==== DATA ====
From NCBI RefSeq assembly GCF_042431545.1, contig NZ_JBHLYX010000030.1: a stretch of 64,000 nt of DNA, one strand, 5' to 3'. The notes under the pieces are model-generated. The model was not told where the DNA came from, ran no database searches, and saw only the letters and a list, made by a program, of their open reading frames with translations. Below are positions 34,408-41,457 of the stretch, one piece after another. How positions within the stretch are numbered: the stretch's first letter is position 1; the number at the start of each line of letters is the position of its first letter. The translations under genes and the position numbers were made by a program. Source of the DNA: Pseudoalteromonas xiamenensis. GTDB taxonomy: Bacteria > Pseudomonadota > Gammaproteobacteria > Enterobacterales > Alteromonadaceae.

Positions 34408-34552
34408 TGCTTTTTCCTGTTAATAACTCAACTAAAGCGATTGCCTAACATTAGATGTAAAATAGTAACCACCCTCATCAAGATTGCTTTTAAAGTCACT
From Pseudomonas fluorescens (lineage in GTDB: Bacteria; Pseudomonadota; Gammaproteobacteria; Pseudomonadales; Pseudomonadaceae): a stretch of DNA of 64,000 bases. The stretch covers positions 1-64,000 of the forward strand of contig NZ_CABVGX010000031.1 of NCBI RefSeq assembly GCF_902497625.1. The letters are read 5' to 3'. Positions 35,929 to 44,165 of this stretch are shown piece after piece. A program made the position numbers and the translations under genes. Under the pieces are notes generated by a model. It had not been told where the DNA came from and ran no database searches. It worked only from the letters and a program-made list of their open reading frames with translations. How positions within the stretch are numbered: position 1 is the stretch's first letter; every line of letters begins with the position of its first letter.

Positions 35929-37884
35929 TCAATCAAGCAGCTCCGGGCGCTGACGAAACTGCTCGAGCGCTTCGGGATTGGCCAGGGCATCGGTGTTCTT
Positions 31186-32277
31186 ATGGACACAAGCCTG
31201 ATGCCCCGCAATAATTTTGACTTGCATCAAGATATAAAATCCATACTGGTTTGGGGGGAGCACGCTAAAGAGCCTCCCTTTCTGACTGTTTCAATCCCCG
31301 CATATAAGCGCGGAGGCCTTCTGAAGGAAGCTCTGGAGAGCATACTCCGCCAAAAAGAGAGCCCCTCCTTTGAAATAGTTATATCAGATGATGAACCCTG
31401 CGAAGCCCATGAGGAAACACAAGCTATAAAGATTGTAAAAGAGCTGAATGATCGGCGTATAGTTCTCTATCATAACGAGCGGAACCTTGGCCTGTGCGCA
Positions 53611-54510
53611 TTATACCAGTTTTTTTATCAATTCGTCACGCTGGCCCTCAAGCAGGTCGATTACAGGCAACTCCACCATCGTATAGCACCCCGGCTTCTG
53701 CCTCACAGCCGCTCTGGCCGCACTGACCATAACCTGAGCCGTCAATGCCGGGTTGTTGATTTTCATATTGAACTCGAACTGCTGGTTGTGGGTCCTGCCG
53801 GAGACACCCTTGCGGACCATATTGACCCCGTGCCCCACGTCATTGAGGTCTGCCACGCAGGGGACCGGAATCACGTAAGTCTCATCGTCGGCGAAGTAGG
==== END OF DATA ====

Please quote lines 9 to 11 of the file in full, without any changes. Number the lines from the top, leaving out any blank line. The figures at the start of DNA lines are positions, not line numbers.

31201 ATGCCCCGCAATAATTTTGACTTGCATCAAGATATAAAATCCATACTGGTTTGGGGGGAGCACGCTAAAGAGCCTCCCTTTCTGACTGTTTCAATCCCCG
31301 CATATAAGCGCGGAGGCCTTCTGAAGGAAGCTCTGGAGAGCATACTCCGCCAAAAAGAGAGCCCCTCCTTTGAAATAGTTATATCAGATGATGAACCCTG
31401 CGAAGCCCATGAGGAAACACAAGCTATAAAGATTGTAAAAGAGCTGAATGATCGGCGTATAGTTCTCTATCATAACGAGCGGAACCTTGGCCTGTGCGCA